Updated: 07/17/2013 1:23 PM KSTP.com By: Maricella Miranda
Photo: MGN Online
Minnesotans across the state are dipping into lakes to cool off during this week's hot temps. But in some lakes, swimmer's itch can dampen the fun.
The following is information from the Minnesota Department of Natural Resources and Centers for Disease Control and Prevention about swimmer's itch:
What's Swimmer's Itch?
It's a skin rash caused by an allergic reaction to microscopic parasites that are carried by waterfowl, semi-aquatic mammals, and snails. As a part of their life cycle, these parasites are released by infected snails into the water. This is where they may come in contact with people and burrow into skin.
A person's immune system detects it as a foreign protein, then attacks and kills it shortly after it penetrates your skin. The itching and welts are not caused by the organism living under the skin, but by an allergic reaction.
Not everyone is sensitive to swimmer's itch. Some people show no symptoms of swimmer's itch even though others swimming at the same time break out severely. Sensitivity to swimmer's itch will increase with each exposure. There are several over the counter remedies your pharmacist can recommend to help relieve the discomfort, but see your physician for a definitive diagnosis.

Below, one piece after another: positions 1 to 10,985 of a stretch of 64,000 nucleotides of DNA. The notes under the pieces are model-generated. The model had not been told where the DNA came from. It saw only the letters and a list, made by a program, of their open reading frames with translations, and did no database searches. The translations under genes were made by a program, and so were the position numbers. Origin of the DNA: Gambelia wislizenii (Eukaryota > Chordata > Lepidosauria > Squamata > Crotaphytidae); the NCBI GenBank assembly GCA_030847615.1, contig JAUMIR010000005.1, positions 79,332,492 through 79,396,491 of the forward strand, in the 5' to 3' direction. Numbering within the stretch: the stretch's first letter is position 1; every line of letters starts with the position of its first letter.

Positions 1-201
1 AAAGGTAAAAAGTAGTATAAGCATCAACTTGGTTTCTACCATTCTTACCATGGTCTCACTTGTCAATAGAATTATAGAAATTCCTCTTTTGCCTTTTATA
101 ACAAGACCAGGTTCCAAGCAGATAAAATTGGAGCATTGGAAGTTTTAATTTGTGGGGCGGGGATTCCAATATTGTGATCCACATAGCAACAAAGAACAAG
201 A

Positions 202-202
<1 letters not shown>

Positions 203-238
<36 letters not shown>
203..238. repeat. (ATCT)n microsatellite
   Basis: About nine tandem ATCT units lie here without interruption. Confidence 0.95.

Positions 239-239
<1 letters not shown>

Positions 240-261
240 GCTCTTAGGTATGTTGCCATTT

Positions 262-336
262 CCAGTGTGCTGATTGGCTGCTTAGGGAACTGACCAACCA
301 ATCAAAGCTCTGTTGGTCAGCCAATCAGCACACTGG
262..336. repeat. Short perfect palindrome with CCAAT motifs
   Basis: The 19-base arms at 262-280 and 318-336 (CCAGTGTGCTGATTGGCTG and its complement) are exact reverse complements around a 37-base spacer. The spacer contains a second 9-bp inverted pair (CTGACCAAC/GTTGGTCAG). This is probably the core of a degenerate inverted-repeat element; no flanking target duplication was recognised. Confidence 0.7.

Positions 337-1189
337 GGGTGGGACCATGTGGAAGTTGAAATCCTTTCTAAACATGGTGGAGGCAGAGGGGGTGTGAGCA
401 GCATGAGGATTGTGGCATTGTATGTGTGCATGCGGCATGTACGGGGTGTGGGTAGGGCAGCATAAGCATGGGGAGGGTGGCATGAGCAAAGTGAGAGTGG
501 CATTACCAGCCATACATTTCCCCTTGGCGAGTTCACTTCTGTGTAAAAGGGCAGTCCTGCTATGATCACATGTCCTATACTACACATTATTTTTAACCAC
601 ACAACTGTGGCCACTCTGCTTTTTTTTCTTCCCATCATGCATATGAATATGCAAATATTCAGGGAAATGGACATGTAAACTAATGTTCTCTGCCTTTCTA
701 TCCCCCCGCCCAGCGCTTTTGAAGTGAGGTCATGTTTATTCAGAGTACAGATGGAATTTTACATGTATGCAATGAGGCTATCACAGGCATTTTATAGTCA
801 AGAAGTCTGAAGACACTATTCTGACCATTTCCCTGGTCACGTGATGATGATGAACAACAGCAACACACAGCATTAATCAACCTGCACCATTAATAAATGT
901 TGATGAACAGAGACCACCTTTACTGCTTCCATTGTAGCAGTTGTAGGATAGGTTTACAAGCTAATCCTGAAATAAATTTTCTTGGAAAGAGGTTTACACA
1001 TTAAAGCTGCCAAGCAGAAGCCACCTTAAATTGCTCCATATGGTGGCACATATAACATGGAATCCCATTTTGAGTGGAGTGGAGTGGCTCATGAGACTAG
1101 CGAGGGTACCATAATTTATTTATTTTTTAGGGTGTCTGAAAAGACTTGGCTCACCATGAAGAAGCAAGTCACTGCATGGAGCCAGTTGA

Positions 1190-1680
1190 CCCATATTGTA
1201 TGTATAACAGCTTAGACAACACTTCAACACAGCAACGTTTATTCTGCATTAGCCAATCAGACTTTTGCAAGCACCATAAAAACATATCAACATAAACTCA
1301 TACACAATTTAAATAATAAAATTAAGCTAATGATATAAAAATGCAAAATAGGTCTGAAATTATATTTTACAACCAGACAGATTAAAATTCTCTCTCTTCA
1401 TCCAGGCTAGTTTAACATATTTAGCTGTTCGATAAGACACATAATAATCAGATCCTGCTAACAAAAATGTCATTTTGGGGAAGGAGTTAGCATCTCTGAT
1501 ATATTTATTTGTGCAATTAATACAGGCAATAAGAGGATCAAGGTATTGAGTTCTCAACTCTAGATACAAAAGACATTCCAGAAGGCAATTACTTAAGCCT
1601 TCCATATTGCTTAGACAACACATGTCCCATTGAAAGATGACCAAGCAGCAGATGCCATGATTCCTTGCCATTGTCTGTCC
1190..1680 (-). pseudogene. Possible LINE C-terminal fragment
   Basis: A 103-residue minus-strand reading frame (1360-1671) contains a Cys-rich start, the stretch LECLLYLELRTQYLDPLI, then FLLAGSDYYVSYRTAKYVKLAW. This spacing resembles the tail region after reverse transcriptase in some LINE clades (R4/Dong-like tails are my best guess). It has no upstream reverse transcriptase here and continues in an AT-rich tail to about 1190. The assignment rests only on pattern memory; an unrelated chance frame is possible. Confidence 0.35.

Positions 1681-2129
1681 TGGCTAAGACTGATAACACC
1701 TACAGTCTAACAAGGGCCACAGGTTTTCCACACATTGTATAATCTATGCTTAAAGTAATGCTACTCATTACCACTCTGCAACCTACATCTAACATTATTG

Where Does it Come From?
The organism that causes swimmer's itch has a complicated life history. It starts out in the intestinal lining of waterfowl, mostly ducks. The life stage that causes swimmer's itch is called a "cercaria," which is an immature stage of a blood fluke common in waterfowl.
The cercaria only lives for a day or so and typically inhabits the upper few inches of lake water. This increases its chances of coming into contact with a duck (its definitive host). Once it's in the duck, it easily moves around the lake, and ultimately along the shoreline.
Swimmer's itch is not spread from person to person.
Tips to Avoid Swimmer's Itch:
Symptoms of Swimmer's Itch:
Ways to Relieve the Itch: